The Gunfighter

The Gunfighter, a 1950 Western film starring Gregory Peck, details the journey of a misunderstood gunslinger, Jimmy Ringo. Ringo, who seeks to escape the reputation others have ascribed him, endures the disdain and contempt of the people in the community which exiled him years earlier due to his “hotheaded” ways. As he seeks reconciliation with his family and past life, he is constantly badgered by those who deem him a murderer and a generally dangerous presence in society.

The importance of consensus pervades the film, aligning closely with the values media advertised in the 1950’s. Even in this film composed with racy outsiders and crime, Hollywood presents the value in societies striving toward the same goals and uniting against the oncoming formidable force of communism and outside influence.

Movie Summary

Jimmy Ringo, after shooting a man down in self-defense, flees to Cayenne, seeking refuge in a community with something more to offer. He is immediately recognized by the barkeeper Mac, who alerts the Sheriff, Strett, that this man is a threat to the community. Strett, a friend of Ringo, surprises the townspeople by protecting this outsider.Strett and Molly, both old friends from the time when Ringo lived in Cayenne with his wife Peggy, support Ringo’s desire to reunite with his wife, who has since erased him from her memory. Peggy and Ringo meet and Peggy agrees to give Ringo a year to prove his ability to remain out of trouble. If he succeeds she will move away with him. The brothers have not ceased their quest for revenge but authorities intercepted before they could hurt Ringo.

Bromley, a sagacious young gunslinger, does come upon Ringo and seizes the opportunity to shoot him in cold blood. As Ringo lies dying, he tells Strett he wants the town to believe he drew his gun first, to provide Bromley with a second chance and the duress involved in grappling with being a wanted man for killing another one.

Cold War Connections and Themes

Striving to maintain the status quo at an individual level shined through in familial structures, persisting through the 1950’s. Ringo wants to rekindle love with his past wife and establish a relationship with his son. He was not seeking ultimate disenchantment from structure but acceptance within it.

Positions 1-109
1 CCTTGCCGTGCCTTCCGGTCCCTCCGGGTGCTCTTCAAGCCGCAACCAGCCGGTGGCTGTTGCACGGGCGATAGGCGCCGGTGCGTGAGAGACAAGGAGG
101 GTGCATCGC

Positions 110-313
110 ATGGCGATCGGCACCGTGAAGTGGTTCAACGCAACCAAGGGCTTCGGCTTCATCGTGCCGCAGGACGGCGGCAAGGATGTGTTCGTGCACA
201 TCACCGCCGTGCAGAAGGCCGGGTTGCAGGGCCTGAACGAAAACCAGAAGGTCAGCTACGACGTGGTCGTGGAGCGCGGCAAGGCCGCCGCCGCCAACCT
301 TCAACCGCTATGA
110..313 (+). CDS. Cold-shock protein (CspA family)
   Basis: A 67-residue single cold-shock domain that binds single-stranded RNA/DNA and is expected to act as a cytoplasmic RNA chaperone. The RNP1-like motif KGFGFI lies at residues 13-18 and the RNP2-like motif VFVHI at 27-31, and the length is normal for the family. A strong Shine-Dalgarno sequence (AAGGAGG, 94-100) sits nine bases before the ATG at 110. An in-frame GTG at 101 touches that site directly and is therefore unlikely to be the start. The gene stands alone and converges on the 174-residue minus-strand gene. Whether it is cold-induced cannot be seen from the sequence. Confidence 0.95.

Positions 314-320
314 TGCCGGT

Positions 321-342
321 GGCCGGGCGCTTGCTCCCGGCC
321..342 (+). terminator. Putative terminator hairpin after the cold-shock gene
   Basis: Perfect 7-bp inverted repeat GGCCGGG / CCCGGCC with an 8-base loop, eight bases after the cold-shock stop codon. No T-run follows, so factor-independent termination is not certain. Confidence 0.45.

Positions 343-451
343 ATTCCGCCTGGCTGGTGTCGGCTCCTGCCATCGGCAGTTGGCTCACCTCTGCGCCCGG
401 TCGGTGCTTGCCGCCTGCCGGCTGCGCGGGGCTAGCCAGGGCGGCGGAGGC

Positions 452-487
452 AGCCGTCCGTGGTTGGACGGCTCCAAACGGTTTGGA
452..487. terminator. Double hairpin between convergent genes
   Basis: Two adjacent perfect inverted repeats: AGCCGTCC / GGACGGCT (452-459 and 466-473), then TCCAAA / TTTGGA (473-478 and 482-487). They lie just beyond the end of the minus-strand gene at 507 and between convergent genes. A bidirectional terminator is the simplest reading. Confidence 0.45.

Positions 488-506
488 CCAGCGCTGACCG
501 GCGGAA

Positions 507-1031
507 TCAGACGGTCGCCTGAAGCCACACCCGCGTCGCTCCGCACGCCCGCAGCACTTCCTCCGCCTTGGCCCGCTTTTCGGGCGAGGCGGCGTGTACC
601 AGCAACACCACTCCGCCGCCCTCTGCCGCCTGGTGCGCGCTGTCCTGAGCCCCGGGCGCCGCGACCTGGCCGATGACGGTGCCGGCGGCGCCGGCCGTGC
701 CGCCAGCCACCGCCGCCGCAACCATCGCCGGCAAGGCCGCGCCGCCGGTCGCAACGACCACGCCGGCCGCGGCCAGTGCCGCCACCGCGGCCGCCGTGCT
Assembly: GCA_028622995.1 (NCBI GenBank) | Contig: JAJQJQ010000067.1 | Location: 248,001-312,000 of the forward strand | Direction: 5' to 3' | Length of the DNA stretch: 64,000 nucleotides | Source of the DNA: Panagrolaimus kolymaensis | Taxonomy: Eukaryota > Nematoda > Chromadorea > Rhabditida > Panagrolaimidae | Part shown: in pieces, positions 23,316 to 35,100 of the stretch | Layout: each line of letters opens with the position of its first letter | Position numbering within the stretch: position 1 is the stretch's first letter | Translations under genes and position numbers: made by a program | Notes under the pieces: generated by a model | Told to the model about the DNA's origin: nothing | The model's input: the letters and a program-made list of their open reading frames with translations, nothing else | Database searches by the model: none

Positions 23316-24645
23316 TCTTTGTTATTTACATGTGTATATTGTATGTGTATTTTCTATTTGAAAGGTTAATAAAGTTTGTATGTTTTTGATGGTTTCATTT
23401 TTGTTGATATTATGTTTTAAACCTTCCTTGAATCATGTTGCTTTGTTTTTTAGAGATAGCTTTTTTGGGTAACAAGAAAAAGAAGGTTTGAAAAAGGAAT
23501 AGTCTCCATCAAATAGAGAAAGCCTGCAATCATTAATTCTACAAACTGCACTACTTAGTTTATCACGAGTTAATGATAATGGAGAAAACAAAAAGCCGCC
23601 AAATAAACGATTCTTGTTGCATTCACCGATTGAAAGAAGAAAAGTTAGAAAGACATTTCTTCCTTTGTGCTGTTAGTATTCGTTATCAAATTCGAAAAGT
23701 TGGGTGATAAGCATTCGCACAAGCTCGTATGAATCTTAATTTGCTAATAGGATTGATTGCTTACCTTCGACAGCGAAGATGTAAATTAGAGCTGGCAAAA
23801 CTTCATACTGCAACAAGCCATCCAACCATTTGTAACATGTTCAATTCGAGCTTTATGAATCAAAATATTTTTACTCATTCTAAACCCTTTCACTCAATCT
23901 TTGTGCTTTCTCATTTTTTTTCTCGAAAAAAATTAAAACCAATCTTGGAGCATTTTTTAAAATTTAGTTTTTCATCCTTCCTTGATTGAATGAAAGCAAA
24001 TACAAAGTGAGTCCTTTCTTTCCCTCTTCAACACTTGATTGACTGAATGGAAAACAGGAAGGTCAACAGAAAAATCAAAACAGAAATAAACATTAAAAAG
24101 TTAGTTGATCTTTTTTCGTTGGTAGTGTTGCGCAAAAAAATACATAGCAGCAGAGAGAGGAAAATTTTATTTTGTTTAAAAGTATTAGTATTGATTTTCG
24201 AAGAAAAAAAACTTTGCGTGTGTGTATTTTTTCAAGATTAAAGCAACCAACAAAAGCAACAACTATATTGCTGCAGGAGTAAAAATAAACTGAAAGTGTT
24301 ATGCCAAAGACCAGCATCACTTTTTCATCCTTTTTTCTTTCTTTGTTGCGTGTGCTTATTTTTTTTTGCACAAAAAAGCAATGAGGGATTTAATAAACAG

Community control, with entire groups dictating the way individuals were supposed to fit into daily life, offered the ability for social cohesion, but also exclusion of non-conformists. Still, these people conformed against the conformity prevalent in communism. This excerpt from the movie speaks to the importance in appeasing communities and keeping peace within them, not to the pursuit of justice for all, but justice for the leading few.

Marshal Mark Strett: Somebody after you?
Jimmy Ringo: Three somebodies.
Marshal Mark Strett: The law?
Jimmy Ringo: Naw, this is personal.
Marshal Mark Strett: I don’t want ’em to catch up with you here.
Jimmy Ringo: I don’t want ’em to catch up with me anywhere.
-The Gunslinger, 1950

The people living in Cayenne wanted to keep Ringo out of their town. Instead of assimilating him into their community, they prefer keeping him out. He is perceived as a worthless cause for the people there, being too dangerous and feisty.


Going beyond the isolated social interactions from the time period, the viewer can glean from the film an emphasis on anti-communist sentiment. The characters in the movie took responsibility into their own hands and expected little from authority figures, defending what they believed. The three brothers continuously sought to take revenge on Jimmy Ringo. They did not release him to authorities but recognized the possibility for governing bodies to fail, foreshadowing the oncoming distrust of Americans of authorities in a time when experts were held in high respect. Also, Ringo did not turn Bromley over to the law when he was shot by him; he expected the context of life to teach Bromley the weight of consequences and the struggle in pursuit of reconciliation.


Hollywood, in early Western films such as this one, sets the stage for delineating an American identity strongly rooted in domestic consensus. This strong base would soon be perturbed by the tumultuous attitudes of Cold War America, asking Americans to defend the democratic values in the face of international crises.

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